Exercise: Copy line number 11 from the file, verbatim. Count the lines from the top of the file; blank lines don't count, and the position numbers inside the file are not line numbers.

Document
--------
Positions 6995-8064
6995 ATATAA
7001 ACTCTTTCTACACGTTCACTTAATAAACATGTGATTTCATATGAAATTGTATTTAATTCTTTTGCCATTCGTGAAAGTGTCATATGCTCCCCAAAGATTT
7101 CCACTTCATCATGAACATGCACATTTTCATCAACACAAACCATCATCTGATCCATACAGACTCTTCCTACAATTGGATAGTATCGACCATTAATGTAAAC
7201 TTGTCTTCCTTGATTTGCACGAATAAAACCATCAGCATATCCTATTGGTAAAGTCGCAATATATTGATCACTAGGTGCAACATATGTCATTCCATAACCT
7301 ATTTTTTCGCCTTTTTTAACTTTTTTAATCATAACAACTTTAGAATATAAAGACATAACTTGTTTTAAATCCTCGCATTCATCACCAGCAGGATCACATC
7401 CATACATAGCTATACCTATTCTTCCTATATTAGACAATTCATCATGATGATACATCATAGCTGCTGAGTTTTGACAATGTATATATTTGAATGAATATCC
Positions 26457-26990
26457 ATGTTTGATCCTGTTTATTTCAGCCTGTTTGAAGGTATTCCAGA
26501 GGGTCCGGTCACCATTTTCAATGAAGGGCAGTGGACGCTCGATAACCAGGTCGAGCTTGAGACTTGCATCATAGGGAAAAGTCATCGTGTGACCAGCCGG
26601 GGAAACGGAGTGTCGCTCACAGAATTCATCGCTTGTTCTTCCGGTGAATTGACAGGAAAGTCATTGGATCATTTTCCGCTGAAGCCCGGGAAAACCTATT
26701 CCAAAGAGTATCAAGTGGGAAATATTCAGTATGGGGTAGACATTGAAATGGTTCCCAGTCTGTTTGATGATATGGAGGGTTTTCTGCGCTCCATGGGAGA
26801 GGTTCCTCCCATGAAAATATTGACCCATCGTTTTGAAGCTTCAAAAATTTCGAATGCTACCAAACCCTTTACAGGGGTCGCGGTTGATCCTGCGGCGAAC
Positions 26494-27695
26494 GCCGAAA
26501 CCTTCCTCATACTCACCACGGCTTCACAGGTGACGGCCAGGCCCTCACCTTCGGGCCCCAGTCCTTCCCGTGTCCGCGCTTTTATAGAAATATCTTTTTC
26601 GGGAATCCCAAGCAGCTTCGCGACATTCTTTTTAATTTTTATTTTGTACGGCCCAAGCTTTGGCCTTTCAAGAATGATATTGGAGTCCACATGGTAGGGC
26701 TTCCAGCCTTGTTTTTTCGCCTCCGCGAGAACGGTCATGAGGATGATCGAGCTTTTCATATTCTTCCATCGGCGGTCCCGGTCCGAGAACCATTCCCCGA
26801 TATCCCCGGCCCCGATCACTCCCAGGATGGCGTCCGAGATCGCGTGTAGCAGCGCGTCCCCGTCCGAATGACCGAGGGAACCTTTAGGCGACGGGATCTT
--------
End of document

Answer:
26601 GGAAACGGAGTGTCGCTCACAGAATTCATCGCTTGTTCTTCCGGTGAATTGACAGGAAAGTCATTGGATCATTTTCCGCTGAAGCCCGGGAAAACCTATT